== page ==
Robbed in the Air: How To Protect Your Valuables and Not Be A Victim While Flying

by brian on January 20, 2010

Should this sign be on your next flight? Maybe…

pickpocket Robbed in the Air: How To Protect Your Valuables and Not Be A Victim While Flying

credit: doctorow

In a previous post I talked about a flight from Tokyo to Paris where someone stole over $5000US worth of cash and valuables from other passengers WHILE IN THE AIR. I was incredulous that could happen so I asked for other stories of in-flight theft.

My findings in summary: Hide your stuff! Just because you’re in the air doesn’t mean you can drop your guard and leave your cash and valuables lying about. Don’t depend on a flight attendant to look out for your belongings. Act the same way you would if you were in any other form of public transportation, or a movie theater or at a beach or park.

From Paula Patrice:
On a not-too-full flight for I had my large louis vuitton purse/tote bag on the floor in front of the middle seat, where nobody was seated. There was a 20-something brunette girl in the window seat of my row, I was on the aisle.

I tucked my bag under the seat in front for takeoff, and once we reached cruising altitude I pulled my bag out, leaned down, pulled out the change purse that had my money in it- not a big wallet, more like a small coin purse, that had a roll of bills inside. I counted out a few singles for the drink service, tucked them back inside the coin purse folded up separately and ready to give the flight attendant, with the rest of the bills (some loose 5s, 10s, 20s and a few hundreds folded on the inside of the stack) folded next to the singles.

I closed up my bag, got up to use the toilet…came back, sat down, got a weird vibe because the girl in the window seat seemed a bit uneasy, but she was kinda odd (read: unwashed and crazy eyed) so I let it pass.

Drink service came around and I reached down to pull out the bills… nothing. Empty coin purse. Just some loose change in the bottom.

I had already ordered my drink, so as the flight attendant put down my cup of wine I stammered that I did have money, but it seemed to have disappeared when I went to the bathroom, all of it, and now I had no cash at all, and I looked at the girl next to me and realized as she shifted uneasily in her seat and looked out her window that while I was certain she had taken it but I couldn’t prove it.

The flight attendant got the gist and gave me the wine for free, and I got to ride the rest of the way knowing somebody was dining on my dollar that evening.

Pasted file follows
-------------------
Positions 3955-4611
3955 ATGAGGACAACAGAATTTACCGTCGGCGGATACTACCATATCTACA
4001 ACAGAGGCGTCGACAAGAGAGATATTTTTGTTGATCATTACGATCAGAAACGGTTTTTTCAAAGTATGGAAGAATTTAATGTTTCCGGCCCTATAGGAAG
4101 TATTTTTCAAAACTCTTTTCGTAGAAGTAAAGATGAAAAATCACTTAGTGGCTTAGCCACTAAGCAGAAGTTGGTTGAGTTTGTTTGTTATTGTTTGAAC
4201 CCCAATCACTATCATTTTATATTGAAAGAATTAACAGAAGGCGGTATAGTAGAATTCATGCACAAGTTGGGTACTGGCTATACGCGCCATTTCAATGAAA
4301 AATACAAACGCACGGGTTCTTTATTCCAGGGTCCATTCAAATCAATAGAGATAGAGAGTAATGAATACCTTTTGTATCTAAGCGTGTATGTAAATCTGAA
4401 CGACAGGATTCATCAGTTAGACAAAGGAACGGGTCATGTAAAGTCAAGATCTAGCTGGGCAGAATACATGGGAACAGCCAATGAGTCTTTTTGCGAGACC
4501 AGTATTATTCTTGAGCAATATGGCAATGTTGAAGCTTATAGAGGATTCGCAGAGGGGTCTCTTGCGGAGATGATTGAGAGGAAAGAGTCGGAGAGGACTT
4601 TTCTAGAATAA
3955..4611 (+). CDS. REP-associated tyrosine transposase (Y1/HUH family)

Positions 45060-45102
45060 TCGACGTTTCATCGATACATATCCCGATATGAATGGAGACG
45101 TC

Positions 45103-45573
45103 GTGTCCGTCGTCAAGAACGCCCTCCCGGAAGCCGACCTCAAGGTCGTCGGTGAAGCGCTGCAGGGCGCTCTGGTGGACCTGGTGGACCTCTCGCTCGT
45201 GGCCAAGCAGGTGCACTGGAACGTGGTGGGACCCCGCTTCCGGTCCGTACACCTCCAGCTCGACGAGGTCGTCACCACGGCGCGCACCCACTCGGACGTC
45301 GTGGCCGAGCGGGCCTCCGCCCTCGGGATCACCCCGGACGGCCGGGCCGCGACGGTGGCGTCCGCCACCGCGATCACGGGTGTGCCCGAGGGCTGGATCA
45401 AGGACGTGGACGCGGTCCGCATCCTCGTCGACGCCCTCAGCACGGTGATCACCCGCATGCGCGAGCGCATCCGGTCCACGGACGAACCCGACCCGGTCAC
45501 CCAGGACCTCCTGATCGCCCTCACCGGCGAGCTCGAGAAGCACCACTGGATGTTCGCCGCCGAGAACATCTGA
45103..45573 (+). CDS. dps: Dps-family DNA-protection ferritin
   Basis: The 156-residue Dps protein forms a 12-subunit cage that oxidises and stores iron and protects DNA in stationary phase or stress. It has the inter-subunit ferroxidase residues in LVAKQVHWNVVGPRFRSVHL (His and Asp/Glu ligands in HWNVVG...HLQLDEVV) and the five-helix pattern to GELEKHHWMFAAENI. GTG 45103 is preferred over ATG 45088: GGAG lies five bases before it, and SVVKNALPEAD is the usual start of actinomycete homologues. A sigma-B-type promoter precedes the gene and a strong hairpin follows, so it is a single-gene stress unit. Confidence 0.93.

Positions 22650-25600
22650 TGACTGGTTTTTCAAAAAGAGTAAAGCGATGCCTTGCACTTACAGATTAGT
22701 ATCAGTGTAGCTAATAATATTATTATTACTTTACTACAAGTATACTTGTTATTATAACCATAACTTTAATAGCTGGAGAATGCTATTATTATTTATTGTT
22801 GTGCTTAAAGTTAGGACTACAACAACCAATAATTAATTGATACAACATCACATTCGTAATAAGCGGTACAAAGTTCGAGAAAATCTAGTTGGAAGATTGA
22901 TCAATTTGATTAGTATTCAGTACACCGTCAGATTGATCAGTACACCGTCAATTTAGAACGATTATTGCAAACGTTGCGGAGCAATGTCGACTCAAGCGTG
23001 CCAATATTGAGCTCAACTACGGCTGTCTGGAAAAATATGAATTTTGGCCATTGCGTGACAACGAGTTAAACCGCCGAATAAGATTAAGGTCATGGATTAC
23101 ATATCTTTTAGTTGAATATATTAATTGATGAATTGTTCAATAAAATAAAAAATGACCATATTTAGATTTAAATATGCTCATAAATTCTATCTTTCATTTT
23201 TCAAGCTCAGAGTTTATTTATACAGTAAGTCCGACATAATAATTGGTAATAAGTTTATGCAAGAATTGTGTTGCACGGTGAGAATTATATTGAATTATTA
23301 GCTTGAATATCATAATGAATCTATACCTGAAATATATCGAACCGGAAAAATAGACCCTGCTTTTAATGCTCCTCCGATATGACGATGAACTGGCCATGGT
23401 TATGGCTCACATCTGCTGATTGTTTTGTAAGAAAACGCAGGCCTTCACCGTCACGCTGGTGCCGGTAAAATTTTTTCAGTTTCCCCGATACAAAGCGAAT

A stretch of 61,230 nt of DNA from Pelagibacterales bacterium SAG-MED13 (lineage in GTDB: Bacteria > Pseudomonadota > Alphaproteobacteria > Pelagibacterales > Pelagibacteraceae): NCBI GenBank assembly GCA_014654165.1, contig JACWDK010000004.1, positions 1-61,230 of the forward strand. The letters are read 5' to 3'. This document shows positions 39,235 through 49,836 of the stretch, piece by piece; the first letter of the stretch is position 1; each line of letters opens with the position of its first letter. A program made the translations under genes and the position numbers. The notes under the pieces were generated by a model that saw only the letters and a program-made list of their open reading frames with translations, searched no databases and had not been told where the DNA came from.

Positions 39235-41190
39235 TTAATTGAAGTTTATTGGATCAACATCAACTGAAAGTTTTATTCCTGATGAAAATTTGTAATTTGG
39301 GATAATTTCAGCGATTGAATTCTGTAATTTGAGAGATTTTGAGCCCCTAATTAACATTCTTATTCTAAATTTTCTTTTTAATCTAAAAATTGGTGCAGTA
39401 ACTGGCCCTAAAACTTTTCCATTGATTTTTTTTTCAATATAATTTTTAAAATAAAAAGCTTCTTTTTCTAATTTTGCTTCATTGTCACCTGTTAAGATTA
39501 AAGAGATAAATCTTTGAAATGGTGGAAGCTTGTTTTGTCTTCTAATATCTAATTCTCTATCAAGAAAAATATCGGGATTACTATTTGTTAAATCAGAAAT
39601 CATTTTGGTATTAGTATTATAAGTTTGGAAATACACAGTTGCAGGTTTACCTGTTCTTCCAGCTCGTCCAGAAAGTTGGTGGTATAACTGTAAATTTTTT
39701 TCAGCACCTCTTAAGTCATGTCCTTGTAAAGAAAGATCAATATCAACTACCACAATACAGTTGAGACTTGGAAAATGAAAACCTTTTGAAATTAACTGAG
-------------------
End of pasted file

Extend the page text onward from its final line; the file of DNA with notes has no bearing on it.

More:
But what can you do? Can’t bring your purse to the toilet with you… ditto Amtrak fyi. It’s so awkward, I always make sure I’m not in the toilet between stations when someone could grab my bags and get off the train.

Lesson Learned: Cash, wallet, passport should be on your person, not in a bag under your seat.

Especially when someone looks as sketchy as the window seat gal did.

From Amy:
I was flying Southwest from Albany to Las Vegas non stop. We had to make an unannounced stop in Chicago, Midway. I got off the plane to grab a snack and reboarded affter showing my ID. I dozed off and when I arrived in Vegas, my wallet was gone from my pockietbook. What a nightmare. I had Southwest check the plane, but nothing was found. So, I had nothing, no license, no credit cards, and no money. I did know a gentleman on the plane who lent me some $ to get a shuttle to my hotel. I had to call my credit card companies for new cards and get cash advances. It was a total nightmare!!

Lesson Learned: Ladies, your pocketbook should be with you at all times.

If you need to sleep wedge it in the seat with you, but out of view of the flight attendants who might tell you to put it away.

If it won’t fit then it should be in the magazine holder in the seat in front of you. But don’t forget it there!

From Marjorie:
Greetings! My then-boyfriend (now ex-BF) visited me when I lived in Japan in the mid-1990s. During the long, Dallas-Tokyo flight, about $2,000 in cash was stolen from his duffel bag. It was definitely stolen in flight, probably when he went to the lavatory, because he had checked it shortly after boarding but it had disappeared by the time of disembarkation. He suspects that a fellow passenger in his row had taken the money. That was all the cash he had, by the way, except for $100 on his person, so during his entire stay in Japan I paid for most of his expenses, save for the rare occasion when we found a local business that accepted American Express, the only credit card he had. Despite everything, a good time was had by all.